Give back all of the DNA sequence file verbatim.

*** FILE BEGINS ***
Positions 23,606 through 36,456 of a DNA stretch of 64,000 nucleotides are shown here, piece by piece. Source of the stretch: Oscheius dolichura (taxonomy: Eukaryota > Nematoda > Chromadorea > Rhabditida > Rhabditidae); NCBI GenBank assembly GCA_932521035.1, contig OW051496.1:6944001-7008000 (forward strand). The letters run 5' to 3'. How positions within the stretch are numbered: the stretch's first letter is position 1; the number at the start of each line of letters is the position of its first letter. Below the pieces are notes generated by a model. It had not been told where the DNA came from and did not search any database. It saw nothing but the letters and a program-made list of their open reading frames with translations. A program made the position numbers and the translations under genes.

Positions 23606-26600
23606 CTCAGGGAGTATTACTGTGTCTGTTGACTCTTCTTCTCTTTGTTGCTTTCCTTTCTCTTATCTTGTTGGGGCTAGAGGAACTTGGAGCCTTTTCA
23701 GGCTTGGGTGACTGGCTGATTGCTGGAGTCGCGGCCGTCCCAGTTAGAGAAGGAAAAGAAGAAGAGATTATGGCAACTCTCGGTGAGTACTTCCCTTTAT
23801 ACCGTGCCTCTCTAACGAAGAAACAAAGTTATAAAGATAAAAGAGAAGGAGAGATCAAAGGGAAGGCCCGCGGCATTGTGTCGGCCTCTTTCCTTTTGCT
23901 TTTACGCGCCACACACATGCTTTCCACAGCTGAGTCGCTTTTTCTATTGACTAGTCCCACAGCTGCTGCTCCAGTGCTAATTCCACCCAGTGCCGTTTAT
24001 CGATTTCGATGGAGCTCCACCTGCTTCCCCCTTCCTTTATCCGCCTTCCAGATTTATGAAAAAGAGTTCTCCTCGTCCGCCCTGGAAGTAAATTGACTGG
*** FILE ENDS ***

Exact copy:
Positions 23,606 through 36,456 of a DNA stretch of 64,000 nucleotides are shown here, piece by piece. Source of the stretch: Oscheius dolichura (taxonomy: Eukaryota > Nematoda > Chromadorea > Rhabditida > Rhabditidae); NCBI GenBank assembly GCA_932521035.1, contig OW051496.1:6944001-7008000 (forward strand). The letters run 5' to 3'. How positions within the stretch are numbered: the stretch's first letter is position 1; the number at the start of each line of letters is the position of its first letter. Below the pieces are notes generated by a model. It had not been told where the DNA came from and did not search any database. It saw nothing but the letters and a program-made list of their open reading frames with translations. A program made the position numbers and the translations under genes.

Positions 23606-26600
23606 CTCAGGGAGTATTACTGTGTCTGTTGACTCTTCTTCTCTTTGTTGCTTTCCTTTCTCTTATCTTGTTGGGGCTAGAGGAACTTGGAGCCTTTTCA
23701 GGCTTGGGTGACTGGCTGATTGCTGGAGTCGCGGCCGTCCCAGTTAGAGAAGGAAAAGAAGAAGAGATTATGGCAACTCTCGGTGAGTACTTCCCTTTAT
23801 ACCGTGCCTCTCTAACGAAGAAACAAAGTTATAAAGATAAAAGAGAAGGAGAGATCAAAGGGAAGGCCCGCGGCATTGTGTCGGCCTCTTTCCTTTTGCT
23901 TTTACGCGCCACACACATGCTTTCCACAGCTGAGTCGCTTTTTCTATTGACTAGTCCCACAGCTGCTGCTCCAGTGCTAATTCCACCCAGTGCCGTTTAT
24001 CGATTTCGATGGAGCTCCACCTGCTTCCCCCTTCCTTTATCCGCCTTCCAGATTTATGAAAAAGAGTTCTCCTCGTCCGCCCTGGAAGTAAATTGACTGG